Testosterone therapy and its withdrawal in hypogonadal men with severe obesity
Effects of testosterone undecanoate replacement and withdrawal on cardio-metabolic, hormonal and body composition outcomes in severely obese hypogonadal men: a pilot study. Francomano D, Bruzziches R, Barbaro G, et al. J Endocrinol Invest 2014; 33(4): 401-411.
Obesity is a chronic, worldwide health problem that has serious economic and social consequences. This summary discusses the results of an observational, open-label, parallel-arm study that investigated the cardiometabolic effects of diet and physical exercise (DPE) with or without testosterone undecanoate (TU) 1,000 mg/12 weeks for 54 weeks in 24 hypogonadal men with severe obesity (mean age, 54 ± 8 years; total testosterone level, <12 nmol/L; mean BMI, 42 kg/m2).1 A 24-week extension period of DPE alone investigated the effects of withdrawal of TU from treatment. The DPE program consisted of a personalized hypocaloric diet and requirement to complete ≥150 min/week of aerobic exercise of moderate intensity and/or ≥90 min/week of vigorous exercise.
What is known
The association between male obesity and hypogonadism has previously been demonstrated,4 and low testosterone levels themselves are predictive of visceral obesity.5 Approximately 80% and 40% of obese adults suffer from at least one and two or more obesity-related comorbidities, respectively,6 suggesting that the pathogenetic mechanisms between hypogonadism, obesity, type 2 diabetes, and metabolic syndrome (MS) are complex and multidirectional.7 EF, a metabolically active fat depot, is strongly associated with obesity, type 2 diabetes, MS, and coronary artery disease (CAD),8,9 and is an independent predictor of impaired diastolic function in healthy overweight patients even after adjustment for the MS, CAD, and hypertension.10 This group of comorbidities is associated with an increased risk of cardiovascular disease, which has significant consequences on quality of life and life expectancy.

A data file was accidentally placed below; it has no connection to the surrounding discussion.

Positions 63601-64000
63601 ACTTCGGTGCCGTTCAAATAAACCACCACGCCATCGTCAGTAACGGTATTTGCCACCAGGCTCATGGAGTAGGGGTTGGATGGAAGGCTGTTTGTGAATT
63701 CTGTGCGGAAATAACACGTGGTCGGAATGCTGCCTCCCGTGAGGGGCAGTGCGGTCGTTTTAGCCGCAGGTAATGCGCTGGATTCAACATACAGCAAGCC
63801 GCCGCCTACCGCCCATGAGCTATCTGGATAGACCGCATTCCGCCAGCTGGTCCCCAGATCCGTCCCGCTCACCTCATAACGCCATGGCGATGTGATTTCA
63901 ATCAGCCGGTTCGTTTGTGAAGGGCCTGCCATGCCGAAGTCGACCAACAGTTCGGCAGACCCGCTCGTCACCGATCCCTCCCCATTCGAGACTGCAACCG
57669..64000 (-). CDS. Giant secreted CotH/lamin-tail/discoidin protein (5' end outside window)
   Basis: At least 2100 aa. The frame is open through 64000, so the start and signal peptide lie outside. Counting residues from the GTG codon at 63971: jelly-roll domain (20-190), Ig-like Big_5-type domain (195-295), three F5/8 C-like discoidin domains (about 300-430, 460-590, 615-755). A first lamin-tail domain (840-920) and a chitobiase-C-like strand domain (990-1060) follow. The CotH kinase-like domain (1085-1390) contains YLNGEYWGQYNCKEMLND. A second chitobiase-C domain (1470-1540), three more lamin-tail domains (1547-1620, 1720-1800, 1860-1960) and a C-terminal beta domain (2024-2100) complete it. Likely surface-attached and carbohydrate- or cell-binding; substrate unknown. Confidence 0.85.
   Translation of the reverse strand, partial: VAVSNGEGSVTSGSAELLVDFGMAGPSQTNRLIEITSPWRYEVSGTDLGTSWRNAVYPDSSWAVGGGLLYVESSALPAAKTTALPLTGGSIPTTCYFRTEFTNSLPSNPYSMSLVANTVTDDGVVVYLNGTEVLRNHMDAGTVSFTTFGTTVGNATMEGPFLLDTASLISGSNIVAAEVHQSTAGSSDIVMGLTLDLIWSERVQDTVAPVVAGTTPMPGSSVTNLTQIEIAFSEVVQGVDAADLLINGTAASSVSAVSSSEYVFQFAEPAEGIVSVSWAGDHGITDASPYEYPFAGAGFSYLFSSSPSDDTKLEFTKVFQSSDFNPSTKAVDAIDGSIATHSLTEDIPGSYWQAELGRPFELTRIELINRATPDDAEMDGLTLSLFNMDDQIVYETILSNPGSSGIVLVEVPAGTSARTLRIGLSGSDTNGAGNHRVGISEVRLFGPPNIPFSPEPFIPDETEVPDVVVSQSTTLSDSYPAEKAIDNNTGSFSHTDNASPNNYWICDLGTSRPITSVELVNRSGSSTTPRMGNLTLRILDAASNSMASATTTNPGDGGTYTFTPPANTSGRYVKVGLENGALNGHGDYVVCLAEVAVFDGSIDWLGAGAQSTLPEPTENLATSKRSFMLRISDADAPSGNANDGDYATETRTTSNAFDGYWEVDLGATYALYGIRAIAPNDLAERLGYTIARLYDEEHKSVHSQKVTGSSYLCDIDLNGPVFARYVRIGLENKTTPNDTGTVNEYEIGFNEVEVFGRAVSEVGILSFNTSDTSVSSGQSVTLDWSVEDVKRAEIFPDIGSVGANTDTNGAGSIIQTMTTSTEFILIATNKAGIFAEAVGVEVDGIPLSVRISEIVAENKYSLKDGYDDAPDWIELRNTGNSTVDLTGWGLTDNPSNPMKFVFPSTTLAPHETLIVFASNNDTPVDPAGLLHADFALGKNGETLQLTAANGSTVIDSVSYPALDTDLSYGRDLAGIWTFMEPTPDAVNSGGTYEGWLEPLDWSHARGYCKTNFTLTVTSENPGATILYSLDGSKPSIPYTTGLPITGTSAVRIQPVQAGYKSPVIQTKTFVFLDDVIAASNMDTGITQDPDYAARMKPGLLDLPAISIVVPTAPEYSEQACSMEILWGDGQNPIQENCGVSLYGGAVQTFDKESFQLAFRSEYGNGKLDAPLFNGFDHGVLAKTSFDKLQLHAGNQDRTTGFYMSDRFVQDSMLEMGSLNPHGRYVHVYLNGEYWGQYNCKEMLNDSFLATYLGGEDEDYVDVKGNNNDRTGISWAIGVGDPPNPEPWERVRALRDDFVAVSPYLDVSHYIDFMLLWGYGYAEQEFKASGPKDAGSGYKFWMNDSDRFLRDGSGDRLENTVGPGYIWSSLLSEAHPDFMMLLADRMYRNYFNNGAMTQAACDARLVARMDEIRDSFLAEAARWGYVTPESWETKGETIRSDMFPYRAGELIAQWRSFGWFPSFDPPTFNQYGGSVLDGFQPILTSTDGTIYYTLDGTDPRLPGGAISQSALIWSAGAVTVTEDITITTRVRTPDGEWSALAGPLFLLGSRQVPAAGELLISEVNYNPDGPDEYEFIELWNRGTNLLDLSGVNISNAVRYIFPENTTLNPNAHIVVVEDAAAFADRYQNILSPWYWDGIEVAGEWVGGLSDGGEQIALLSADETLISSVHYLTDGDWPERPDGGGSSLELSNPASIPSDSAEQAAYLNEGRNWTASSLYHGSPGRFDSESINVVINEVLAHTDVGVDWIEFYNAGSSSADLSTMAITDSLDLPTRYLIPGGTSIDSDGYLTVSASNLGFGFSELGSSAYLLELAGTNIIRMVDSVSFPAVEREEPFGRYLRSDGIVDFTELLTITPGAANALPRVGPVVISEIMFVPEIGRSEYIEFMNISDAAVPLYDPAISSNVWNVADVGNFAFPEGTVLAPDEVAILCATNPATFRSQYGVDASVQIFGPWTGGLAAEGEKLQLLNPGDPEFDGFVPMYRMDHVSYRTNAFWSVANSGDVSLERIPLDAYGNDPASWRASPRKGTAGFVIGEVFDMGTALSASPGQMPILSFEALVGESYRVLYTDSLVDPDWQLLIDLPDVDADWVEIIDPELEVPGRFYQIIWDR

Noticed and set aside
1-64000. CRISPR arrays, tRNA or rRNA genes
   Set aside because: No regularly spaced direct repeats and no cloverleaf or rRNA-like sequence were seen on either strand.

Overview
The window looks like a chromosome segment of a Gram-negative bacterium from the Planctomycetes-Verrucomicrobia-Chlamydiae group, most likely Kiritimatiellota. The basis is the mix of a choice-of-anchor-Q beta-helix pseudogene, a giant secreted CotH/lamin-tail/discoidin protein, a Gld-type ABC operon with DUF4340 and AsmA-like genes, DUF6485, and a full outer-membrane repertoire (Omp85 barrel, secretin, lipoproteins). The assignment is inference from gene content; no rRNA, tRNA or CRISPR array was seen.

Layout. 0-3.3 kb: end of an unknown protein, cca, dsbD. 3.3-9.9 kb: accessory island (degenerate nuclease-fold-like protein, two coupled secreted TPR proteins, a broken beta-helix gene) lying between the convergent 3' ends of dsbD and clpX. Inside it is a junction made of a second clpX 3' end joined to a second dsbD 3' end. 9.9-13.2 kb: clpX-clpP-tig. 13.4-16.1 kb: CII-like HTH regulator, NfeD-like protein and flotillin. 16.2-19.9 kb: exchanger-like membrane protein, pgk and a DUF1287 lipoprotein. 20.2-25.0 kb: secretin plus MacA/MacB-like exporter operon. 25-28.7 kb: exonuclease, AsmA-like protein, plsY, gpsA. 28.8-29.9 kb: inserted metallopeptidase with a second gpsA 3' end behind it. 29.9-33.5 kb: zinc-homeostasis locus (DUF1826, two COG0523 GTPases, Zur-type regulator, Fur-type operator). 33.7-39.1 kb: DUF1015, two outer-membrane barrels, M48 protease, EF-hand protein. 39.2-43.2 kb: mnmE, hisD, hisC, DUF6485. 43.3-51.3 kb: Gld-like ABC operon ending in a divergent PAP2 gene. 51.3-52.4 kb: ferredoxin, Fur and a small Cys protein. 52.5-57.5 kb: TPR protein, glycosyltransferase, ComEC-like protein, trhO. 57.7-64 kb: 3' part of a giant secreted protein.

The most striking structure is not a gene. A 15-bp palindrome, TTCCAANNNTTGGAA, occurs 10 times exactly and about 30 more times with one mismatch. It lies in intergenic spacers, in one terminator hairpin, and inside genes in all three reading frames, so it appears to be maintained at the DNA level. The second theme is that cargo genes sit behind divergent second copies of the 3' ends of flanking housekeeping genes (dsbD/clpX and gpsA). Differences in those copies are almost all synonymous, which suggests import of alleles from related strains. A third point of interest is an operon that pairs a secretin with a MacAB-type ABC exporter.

What this study adds
This controlled study clearly demonstrated the beneficial effects of TU on hormonal, cardiovascular, and metabolic parameters versus DPE alone in severely obese hypogonadal men. Of note, withdrawal of TU for 24 weeks led to maintenance of metabolic and blood pressure parameters, but had a negative impact on hormonal (including testosterone levels) and cardiovascular parameters, which returned to baseline levels.
In addition, the present study is the first to demonstrate consistent evidence that TU improves endothelial dysfunction, measured using the Endopat2000 device. This improvement may be the result of a reduction in EF thickness, which is associated with increased atherosclerotic plaque and myocardial ischemia.11,12 For the first time, an inverse relationship was demonstrated for EF versus endothelial function or testosterone levels, and a direct relationship between testosterone levels and endothelial function. Whilst the exact mechanisms of action of testosterone are unknown, the effects of TU on total versus EF percentage decrease suggest that they may be directly mediated by androgen receptor activation.1 These findings demonstrate that improvement of testosterone levels may reduce cardiovascular risk markers such as EF and CIMT, and may reduce overall cardiovascular risk in hypogonadal men with severe obesity. Furthermore, these results complement findings that showed that testosterone therapy improved myocardial ischemia and cardiac symptoms in patients with proven cardiovascular disease13 and chronic heart failure.14,15
The findings from this controlled study suggest that testosterone as an adjunctive therapy is beneficial to cardiac function in severely obese hypogonadal men in whom DPE alone may not result in a decrease in cardiovascular risk. These outcomes were not maintained after the withdrawal of TU, suggesting that TU should be continued in hypogonadal men with severe obesity who already have an increased cardiovascular risk.